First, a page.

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Justice News

Department of Justice
U.S. Attorney’s Office
Eastern District of New York

Monday, May 20, 2013

Former Chief Investment Officer Of Construction Supply Company Convicted On All Counts By Jury In Bank Fraud Scheme

Defendant Rodney Watts Helped Mastermind $21 Million Bank Fraud

Earlier today, following three weeks of trial, a federal jury in Brooklyn, New York, returned a guilty verdict against Rodney Watts, the former Chief Investment Officer of GDC Acquisitions, LLC (“GDC”), on charges of bank fraud, false statements and conspiracy to commit bank fraud.  Watts also served as the Chief Financial Officer of GDC at one time.  These charges arose out of the defendant’s scheme to defraud Amalgamated Bank, GDC’s asset-based lender, of $21 million in fraudulent loans.  When sentenced by United States District Judge Kiyo A. Matsumoto, the defendant faces a maximum sentence of 30 years’ imprisonment on the most serious charge.  Watts’s co-defendant, Courtney Dupree, was convicted by a federal jury in December 2011, on the same charges.  Dupree, who served as GDC’s Chief Executive Officer, is also awaiting sentencing.

The government has already won two appeals before the Second Circuit in the case.  In one appeal, the government successfully defended its seizure of over $633,000 that Watts sought released to pay for his defense attorneys; that appeal was dismissed after a jury in the trial of Dupree determined that the funds were criminal proceeds.  In the other appeal, the government successfully appealed a decision relating to evidence that Dupree committed a crime while out on bail.

The verdict was announced by Loretta E. Lynch, United States Attorney for the Eastern District of New York.

GDC, based in Long Island City, Queens, is a holding company that owns various subsidiaries, including JDC Lighting, a lighting distributor; Unalite Electric and Lighting, a lighting maintenance company; and Hudson Bay Environments Group, a furniture distributor.  The evidence included the testimony of GDC’s former Chief Financial Officer and two GDC accountants, all three of whom had previously pleaded guilty to fraud charges arising from the scheme.  At trial, the government proved defendant Rodney Watts and others gave Amalgamated Bank false financial information for GDC in which they had fraudulently inflated the company’s accounts receivable in order to obtain initially, and then maintain, credit lines totaling approximately $21 million.  The evidence proved that the conspirators inflated the accounts receivable by a variety of means, including by recording in the corporate books fake sales that had never taken place.  For example, the defendant represented to Amalgamated Bank in writing in November 2009 that GDC had $25.2 million in accounts receivable when, in fact, it had only approximately $9 million.  In addition, the defendant and others defrauded Amalgamated Bank by causing GDC to acquire a company covertly, contrary to the terms of their loan agreement, and by concealing the acquisition from the bank.  The defendant and others also sought to obtain an additional loan from C3 Capital, a mezzanine lender based in Kansas City, Missouri, based on GDC’s fraudulent books.  According to the trial testimony, the scheme unraveled when one of the accountants turned himself into the FBI and cooperated in the government’s investigation in an undercover capacity for approximately two months.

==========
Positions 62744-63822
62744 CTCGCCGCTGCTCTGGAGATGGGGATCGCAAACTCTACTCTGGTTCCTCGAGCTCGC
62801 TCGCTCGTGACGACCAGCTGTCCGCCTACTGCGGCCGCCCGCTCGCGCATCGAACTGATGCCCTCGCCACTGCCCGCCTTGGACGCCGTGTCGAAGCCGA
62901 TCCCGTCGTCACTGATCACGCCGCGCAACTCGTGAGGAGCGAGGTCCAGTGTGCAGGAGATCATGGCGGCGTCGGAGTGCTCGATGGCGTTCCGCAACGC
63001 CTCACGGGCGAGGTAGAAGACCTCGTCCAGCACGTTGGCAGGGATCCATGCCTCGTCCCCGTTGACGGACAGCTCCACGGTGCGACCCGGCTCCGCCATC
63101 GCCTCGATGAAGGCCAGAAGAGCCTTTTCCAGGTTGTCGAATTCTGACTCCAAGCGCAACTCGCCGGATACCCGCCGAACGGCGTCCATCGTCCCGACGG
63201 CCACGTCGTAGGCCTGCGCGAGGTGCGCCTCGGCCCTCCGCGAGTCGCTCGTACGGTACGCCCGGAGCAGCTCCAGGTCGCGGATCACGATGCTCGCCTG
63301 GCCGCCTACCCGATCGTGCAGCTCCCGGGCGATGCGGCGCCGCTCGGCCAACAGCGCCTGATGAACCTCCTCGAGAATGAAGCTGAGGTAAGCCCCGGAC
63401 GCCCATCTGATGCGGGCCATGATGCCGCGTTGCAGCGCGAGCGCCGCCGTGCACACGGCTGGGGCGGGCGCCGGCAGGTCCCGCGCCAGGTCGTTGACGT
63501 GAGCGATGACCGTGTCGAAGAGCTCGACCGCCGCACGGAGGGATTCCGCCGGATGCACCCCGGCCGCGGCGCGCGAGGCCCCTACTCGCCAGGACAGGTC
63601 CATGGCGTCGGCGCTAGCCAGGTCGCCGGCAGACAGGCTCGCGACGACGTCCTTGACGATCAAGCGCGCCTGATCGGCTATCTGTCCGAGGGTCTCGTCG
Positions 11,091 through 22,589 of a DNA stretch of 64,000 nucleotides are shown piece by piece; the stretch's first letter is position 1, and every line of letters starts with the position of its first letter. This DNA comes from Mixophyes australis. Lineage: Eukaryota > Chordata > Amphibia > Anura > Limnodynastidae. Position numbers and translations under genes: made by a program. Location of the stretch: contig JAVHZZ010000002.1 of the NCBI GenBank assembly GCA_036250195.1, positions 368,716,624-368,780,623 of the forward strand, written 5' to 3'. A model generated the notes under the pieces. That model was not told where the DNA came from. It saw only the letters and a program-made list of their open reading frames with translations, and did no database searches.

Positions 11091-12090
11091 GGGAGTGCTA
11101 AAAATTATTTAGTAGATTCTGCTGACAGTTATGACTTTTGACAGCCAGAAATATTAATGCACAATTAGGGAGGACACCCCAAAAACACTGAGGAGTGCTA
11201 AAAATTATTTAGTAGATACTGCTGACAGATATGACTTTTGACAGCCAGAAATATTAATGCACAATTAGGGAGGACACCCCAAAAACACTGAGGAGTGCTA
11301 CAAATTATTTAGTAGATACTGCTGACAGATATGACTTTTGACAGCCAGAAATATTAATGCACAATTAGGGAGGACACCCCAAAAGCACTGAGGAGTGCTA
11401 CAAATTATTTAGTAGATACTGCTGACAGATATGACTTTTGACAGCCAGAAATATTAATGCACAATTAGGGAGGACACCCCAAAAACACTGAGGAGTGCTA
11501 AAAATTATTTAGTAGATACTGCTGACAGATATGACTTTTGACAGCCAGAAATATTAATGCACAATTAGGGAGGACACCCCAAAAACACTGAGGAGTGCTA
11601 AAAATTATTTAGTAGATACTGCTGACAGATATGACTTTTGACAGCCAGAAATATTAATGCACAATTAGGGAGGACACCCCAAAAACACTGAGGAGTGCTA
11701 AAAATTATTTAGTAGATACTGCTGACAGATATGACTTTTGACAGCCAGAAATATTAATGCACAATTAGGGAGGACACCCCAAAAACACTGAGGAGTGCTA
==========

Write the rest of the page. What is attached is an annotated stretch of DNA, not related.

“Using books and records that were no more than fairy tales, the defendant fleeced Amalgamated Bank of 21 million dollars.  The jury saw through his creative writing and web of lies, and he will now be held to account for his crimes,” stated United States Attorney Lynch.  “No matter their wealth, influence, or position, fraudsters can expect to be investigated and prosecuted to the full extent of the law.” 

Ms. Lynch extended her grateful appreciation to the Federal Bureau of Investigation and the Postal Inspection Service, the agencies responsible for leading the government’s criminal investigation.

The government’s case is being prosecuted by Assistant United States Attorneys Michael L. Yaeger, Catherine M. Mirabile, David C. Woll and Brian Morris.

The case was brought in coordination with President Barack Obama’s Financial Fraud Enforcement Task Force.  President Obama established the interagency task force to wage an aggressive, coordinated, and proactive effort to investigate and prosecute financial crimes.  The task force includes representatives from a broad range of federal agencies, regulatory authorities, inspectors general, and state and local law enforcement who, working together, bring to bear a powerful array of criminal and civil enforcement resources.  The task force is working to improve efforts across the federal executive branch, and with state and local partners, to investigate and prosecute significant financial crimes, ensure just and effective punishment for those who perpetrate financial crimes, combat discrimination in the lending and financial markets, and recover proceeds for victims of financial crimes.  For more information on the task force, visit

The Defendants:

Age: 41

Age: 39

Updated July 2, 2015